Article
Full-text available
The Serengeti-Mara ecosystem (SME) extends on both sides of Tanzania and Kenya. It comprises a unique and highly conserved ecosystem in the world. In spite of the importance of macro-fungi in maintaining and promoting productivity by enhancing nutrient cycling, researchers in the SME has been neglecting them. This work inventoried macrofungi in the drier and wetter side of SME based on 3 land use types: Crop land, woodland and grassland in protected and unprotected area, during both dry and wet season. The method based on fruit body recording which included fungi taxonomic field work and documents the macrofungi species presence. It also included analysis using diversity species indices for comparisons in terms of species diversity and richness across the habitats. A total of 92 species of macro-fungi distributed in 17 families and 33 genera were encountered. Most of these taxa (55.4%) were found in Tanzanian side while 44.5% were found in Kenyan side. Macro-fungi species of the family Lyophyllaceae (23%), Agaricaceae (21%) and Polyporaceae (12%) were the most commonly represented taxa in the ecosystems. Woodland habitat recorded the highest number of macro-fungi species (47%), followed by grassland (37%) while only few species were encountered in the agricultural farms (16%). The wet region recorded significantly high macro-fungi species compared to dry region. The Reyni diversity ordering showed tremendous decreases in species diversity in plots outside the park compared to those found inside the park. This result implies that disturbance affects myco-biota diversity which calls for the need of conservation and modification of agro-ecosystems. Introducing agro-forestry ectomycorrhiza tree species can transform the agro-ecosystems to mimic natural ecosystems and be an alternative source of mushroom resources.
Article
Full-text available
The fatty acids of five wild edible mushroom species (Agrocybe cylindracea, Coprinm comatus, Lactarius deliciosns, Suillus collinitus and Tricholoma myomyces) collected from different regions from Anatolia were determined. The fatty acids were identified and quantified by gas chromatography and studied using fruit bodies. Fatty acid composition varied among species. The dominant fatty acid in fruit bodies of all mushrooms was cis-linoleic acid (18: 2). Percentage of cis-linoleic acid in species varied from 36.29-66.72%. The other major fatty acids were, cis-oleic, palmitic and stearic acids, respectively. Fatty acids analysis of the mushrooms showed that the unsaturated fatty acids were at higher concentrations than saturated fatty acids.
Article
The suitability of using DNA techniques in the determination of relatedness of mushroom fruiting bodies to isolated mycelia was examined. Nine isolates of edible mushroom mycelia of general Oudemansiella, Coprinus and Pleurotus were identified using fruiting bodies as references. Polymerase Chain Reaction (PCR) in conbination with Restriction Fragment Length Polymorphism (RLFP) analyses were carried out on fruiting bodies and mycelia of the isolates. The internally transcribed spacer region (ITS) and ribosomal RNA gene (rDNA) was amplified using ITS1 and ITS4 primers. The RLFP analysis was carried out on the regions amplified by PCR from fruiting bodies and the mycelia was established by looking at DNA fragment band sizes and patterns. Banding patterns and fragment sizes of DNA obtained from mycelia and their corresponding fruiting bodies were identical and characteristic for the species. Using this technique, it was possible to sort out a case of mistaken identity of Oudemansiella fruiting bodies, which were interchanged with another mushroom specimen during packing. The method is fast, accurate, and could be used for routine screening of edible mushrooms of Tanzania for taxonomical purposes. For the latter purpose, it is required that the RFLP database of taxonomically known species is in place. Tanzanian Journal of Science Vol. 28(1) 2002: 115-128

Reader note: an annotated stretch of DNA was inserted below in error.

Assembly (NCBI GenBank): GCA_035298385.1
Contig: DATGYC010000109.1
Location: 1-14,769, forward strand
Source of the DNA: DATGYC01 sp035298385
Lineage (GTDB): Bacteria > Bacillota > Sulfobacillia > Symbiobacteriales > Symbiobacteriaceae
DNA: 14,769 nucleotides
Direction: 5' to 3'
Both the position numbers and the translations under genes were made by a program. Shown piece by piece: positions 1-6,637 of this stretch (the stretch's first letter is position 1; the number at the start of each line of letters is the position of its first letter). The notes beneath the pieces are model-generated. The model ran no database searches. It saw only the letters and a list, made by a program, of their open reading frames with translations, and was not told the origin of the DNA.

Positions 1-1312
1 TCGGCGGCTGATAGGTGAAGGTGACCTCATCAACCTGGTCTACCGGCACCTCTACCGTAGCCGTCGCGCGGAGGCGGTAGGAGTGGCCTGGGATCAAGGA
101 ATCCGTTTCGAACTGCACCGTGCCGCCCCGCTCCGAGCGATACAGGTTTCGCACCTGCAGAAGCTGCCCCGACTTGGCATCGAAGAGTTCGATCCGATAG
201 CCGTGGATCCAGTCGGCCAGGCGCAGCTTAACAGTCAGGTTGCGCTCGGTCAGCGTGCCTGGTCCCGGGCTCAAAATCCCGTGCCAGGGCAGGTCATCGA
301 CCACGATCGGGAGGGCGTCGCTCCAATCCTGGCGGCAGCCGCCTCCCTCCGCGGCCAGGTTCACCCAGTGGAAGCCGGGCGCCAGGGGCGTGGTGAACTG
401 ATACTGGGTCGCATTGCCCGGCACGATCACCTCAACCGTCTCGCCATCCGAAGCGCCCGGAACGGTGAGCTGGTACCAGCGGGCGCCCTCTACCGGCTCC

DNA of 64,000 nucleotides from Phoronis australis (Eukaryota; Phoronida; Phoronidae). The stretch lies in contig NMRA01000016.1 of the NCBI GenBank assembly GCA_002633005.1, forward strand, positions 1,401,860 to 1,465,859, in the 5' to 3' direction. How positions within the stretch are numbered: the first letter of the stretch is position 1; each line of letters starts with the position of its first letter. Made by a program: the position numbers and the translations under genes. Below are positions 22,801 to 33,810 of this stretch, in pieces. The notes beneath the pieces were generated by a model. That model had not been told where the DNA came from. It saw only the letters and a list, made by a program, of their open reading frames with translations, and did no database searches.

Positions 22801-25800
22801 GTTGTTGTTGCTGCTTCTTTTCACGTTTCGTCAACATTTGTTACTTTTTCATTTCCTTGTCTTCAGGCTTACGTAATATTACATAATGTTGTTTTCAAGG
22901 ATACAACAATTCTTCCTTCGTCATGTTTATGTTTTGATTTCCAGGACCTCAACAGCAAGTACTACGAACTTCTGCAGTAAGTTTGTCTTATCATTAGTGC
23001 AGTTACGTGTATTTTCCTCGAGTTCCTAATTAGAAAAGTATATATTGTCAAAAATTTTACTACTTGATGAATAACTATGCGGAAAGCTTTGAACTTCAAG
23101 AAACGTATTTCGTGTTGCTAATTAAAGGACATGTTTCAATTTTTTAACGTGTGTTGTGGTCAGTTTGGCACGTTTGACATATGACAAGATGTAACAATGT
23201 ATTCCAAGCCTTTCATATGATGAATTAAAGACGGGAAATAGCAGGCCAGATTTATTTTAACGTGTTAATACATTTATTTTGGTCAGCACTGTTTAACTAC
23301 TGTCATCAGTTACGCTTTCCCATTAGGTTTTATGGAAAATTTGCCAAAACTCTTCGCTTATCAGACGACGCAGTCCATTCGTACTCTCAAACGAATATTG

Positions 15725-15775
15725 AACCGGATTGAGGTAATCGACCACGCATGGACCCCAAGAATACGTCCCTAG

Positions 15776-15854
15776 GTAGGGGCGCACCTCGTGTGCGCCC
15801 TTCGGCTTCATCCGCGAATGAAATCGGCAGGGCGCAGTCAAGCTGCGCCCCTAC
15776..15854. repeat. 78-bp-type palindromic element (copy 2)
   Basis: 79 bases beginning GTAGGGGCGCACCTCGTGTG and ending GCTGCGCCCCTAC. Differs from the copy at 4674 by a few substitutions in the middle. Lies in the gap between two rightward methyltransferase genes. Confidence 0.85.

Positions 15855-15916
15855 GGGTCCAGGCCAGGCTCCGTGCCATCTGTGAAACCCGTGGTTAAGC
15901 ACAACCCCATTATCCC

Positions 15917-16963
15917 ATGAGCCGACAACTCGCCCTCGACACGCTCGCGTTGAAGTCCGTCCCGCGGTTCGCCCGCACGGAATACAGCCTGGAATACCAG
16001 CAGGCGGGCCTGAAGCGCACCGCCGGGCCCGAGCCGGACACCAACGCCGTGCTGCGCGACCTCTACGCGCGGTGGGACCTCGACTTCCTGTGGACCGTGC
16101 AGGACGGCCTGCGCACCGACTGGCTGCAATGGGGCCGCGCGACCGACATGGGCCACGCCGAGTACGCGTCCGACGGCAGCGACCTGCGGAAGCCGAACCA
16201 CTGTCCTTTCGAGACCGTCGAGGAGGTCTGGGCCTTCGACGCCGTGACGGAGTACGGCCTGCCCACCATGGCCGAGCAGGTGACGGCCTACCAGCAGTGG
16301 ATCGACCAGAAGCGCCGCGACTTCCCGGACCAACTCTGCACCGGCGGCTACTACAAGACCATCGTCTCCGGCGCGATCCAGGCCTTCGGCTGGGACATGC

Article
Efforts are being made in Tanzania to promote mushroom cultivation, and identification of abundantly available plant biomass residues appropriate for growing mushrooms is part of the efforts. This study investigated the suitability of water hyacinth as a bulk substrate for growing a newly domesticated local oyster mushroom, Pleurotus flabellatus. The performance of the mushroom was investigated under ambient temperature and relative humidity (RH) regimes of 18-25/27-29 oC and 55-85/78-93%, respectively. The growth cycle of the mushroom was completed in 40 days with three and four flushes respectively. At the higher temperature and RH regime, the mushroom grew faster and the first flush was harvested at the 13th day after substrate inoculation with a Biological Efficiency (B.E.) of 84%, whereas the first harvest was done on the 19th day after inoculation at the lower temperature and RH regime with a B.E. of 53%. Substrate total fibre loss at the end of the growth cycle was in the range of 31-40%, and cellulose the most utilized fraction, decreased by 35-48%. The rates of fibre loss increased over time during the mushroom growth and were highest during the first and second flush during which about 80% of the total mushroom yield were obtained. Water hyacinth shoots proved to be a good substrate for growing the local oyster mushroom at ambient environmental conditions. Tanz. J. Sci. Vol.29(2) 2003: 11-18